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Table of Contents:


Chapter One:
The Lorin Woolley Story

Chapter Two:
Letter About Confiscation

Chapter Three:
The Cannon Committee

Chapter Four:
The 1886 "Manifesto"

Chapter Five:
Nocturnal Events

Chapter Six:
The Eight-Hour Meeting

Chapter Seven:
Supernatural Events

Chapter Eight:
The 1886 Revelation

Chapter Nine:
The Woodruff Manifesto

Chapter Ten:
Joseph Smith Resurrected?

Chapter Eleven:
The Keys of Authority

Chapter Twelve:
Five Remain "Faithful"

Chapter Thirteen:
The Conclusion of the Whole Matter 


The Polygamy Story: Fiction and Fact
by J. Max Anderson
Copyright (c) 1979 by J. Max Anderson

(by permission of the author)


Perhaps no other principle of "Mormonism" has engendered more criticism and controversy than the practice of plural marriage.  When this principle was restored in the mid-1830s the Prophet Joseph Smith and his devout followers shrank from obeying it until they received a divine dictum to do so.  It was a doctrine repugnant to a people raised in puritanical monogamy.  The practice was necessarily secret in Ohio, Missouri, and Illinois because of anti-bigamy laws banning its practice, but when the Latter-day Saints were driven west outside the confines of the United States it was declared a divine law from the pulpit and was commended to the Church as a necessary commandment.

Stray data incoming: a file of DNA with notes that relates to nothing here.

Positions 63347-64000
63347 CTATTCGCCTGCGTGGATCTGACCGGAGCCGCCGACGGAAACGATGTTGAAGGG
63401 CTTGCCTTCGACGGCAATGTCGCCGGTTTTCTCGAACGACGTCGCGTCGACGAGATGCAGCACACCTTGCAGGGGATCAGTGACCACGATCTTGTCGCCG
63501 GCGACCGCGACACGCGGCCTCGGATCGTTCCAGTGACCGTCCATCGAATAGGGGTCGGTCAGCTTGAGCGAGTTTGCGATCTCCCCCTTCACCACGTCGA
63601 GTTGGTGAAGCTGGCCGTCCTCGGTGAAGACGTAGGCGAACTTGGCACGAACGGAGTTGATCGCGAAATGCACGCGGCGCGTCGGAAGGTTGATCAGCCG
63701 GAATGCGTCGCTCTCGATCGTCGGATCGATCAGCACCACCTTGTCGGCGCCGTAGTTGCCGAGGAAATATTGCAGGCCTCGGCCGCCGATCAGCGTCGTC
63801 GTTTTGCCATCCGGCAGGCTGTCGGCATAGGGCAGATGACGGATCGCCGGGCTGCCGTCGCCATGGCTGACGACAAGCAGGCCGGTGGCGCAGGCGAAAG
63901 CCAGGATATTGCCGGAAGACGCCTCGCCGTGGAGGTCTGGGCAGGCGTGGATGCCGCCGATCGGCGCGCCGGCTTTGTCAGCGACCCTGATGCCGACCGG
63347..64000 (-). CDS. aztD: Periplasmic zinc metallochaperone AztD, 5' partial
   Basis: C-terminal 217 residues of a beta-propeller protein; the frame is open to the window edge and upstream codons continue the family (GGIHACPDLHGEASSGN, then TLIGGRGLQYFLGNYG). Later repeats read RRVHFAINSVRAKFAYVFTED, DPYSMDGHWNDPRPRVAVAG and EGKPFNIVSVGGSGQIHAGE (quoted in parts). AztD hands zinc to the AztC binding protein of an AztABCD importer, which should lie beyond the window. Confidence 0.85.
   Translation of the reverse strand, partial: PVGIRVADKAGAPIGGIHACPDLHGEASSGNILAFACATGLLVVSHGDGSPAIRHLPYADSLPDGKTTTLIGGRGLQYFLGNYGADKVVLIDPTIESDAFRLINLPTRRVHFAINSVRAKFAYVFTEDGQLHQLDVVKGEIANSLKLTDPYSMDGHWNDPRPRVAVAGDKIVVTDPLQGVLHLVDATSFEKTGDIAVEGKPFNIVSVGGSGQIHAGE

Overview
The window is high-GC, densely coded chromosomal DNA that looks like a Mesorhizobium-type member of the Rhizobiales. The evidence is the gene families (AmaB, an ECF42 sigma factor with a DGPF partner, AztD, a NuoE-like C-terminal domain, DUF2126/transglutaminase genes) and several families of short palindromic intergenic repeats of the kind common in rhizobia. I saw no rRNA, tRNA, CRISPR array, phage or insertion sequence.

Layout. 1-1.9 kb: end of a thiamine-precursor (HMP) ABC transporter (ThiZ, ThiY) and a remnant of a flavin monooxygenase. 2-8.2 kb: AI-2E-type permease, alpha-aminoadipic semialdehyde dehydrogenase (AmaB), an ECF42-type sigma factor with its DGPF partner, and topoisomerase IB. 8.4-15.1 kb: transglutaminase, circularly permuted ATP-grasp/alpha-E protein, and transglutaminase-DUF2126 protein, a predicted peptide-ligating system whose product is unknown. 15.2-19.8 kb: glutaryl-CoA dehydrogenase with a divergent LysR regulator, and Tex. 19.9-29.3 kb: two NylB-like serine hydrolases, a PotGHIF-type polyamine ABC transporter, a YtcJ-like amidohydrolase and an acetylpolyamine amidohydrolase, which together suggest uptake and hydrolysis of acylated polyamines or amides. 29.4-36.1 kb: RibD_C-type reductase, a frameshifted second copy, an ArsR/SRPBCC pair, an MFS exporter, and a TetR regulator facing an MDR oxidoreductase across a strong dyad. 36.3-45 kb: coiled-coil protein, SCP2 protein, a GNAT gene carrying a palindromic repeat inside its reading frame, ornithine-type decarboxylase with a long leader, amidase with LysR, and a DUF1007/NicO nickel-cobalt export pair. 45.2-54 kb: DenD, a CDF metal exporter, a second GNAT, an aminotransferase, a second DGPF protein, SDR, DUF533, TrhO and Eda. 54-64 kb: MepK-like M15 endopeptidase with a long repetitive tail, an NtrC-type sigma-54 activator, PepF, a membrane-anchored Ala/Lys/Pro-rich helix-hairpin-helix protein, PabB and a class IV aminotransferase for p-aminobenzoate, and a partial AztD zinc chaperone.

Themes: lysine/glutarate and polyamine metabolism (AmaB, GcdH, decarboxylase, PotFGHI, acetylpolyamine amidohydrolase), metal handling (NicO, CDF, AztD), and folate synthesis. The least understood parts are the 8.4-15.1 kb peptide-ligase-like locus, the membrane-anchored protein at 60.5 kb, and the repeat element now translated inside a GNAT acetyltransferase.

After Utah became a territory of the United States, this peculiarity of the Mormon faith aroused public sentiment and indignation.  It was declared a "relic of barbarism," and opponents wanted it arrested as a cancer on society.  In 1862 the federal government passed the first law outlawing the practice of polygamy.  Church authorities contested the law on the grounds that their constitutional rights were being denied: the United States Constitution guaranteed freedom of religion, and marriage is a religious rite, so polygamy was held to be a sacred rite guaranteed under the Constitution.  Whatever the claims, however, the Church was outside the mainstream of American life.

Indignation and opposition continued to mount.  Additional anti-polygamy legislation was enacted in 1882, and still more stringent measures followed in 1887.  The Church was disfranchised, and Church-owned property in excess of $50,000 was confiscated by the United States government.  Polygamists were proscribed and hunted by federal marshals; members of the First Presidency of the Church, along with polygamists everywhere, were forced to hide out on the "underground" to avoid capture and prosecution.  By 1890 the situation had reached crisis proportions Congress was considering the Cullom-Struble Bill that stipulated the disfranchisement of all Latter-day Saints, the confiscation of all Church property (including the temples), and the proscription of all Church members, whether polygamous or not.  The situation was desperate.

The Church protested the illegality of the legislation enacted against it, but this legislation was declared legal and binding by the United States Supreme Court.  Facing the virtual destruction of the Church in 1890, President Wilford Woodruff issued his now-famous "Manifesto" publicly declaring an end to the practice of polygamy in the Church.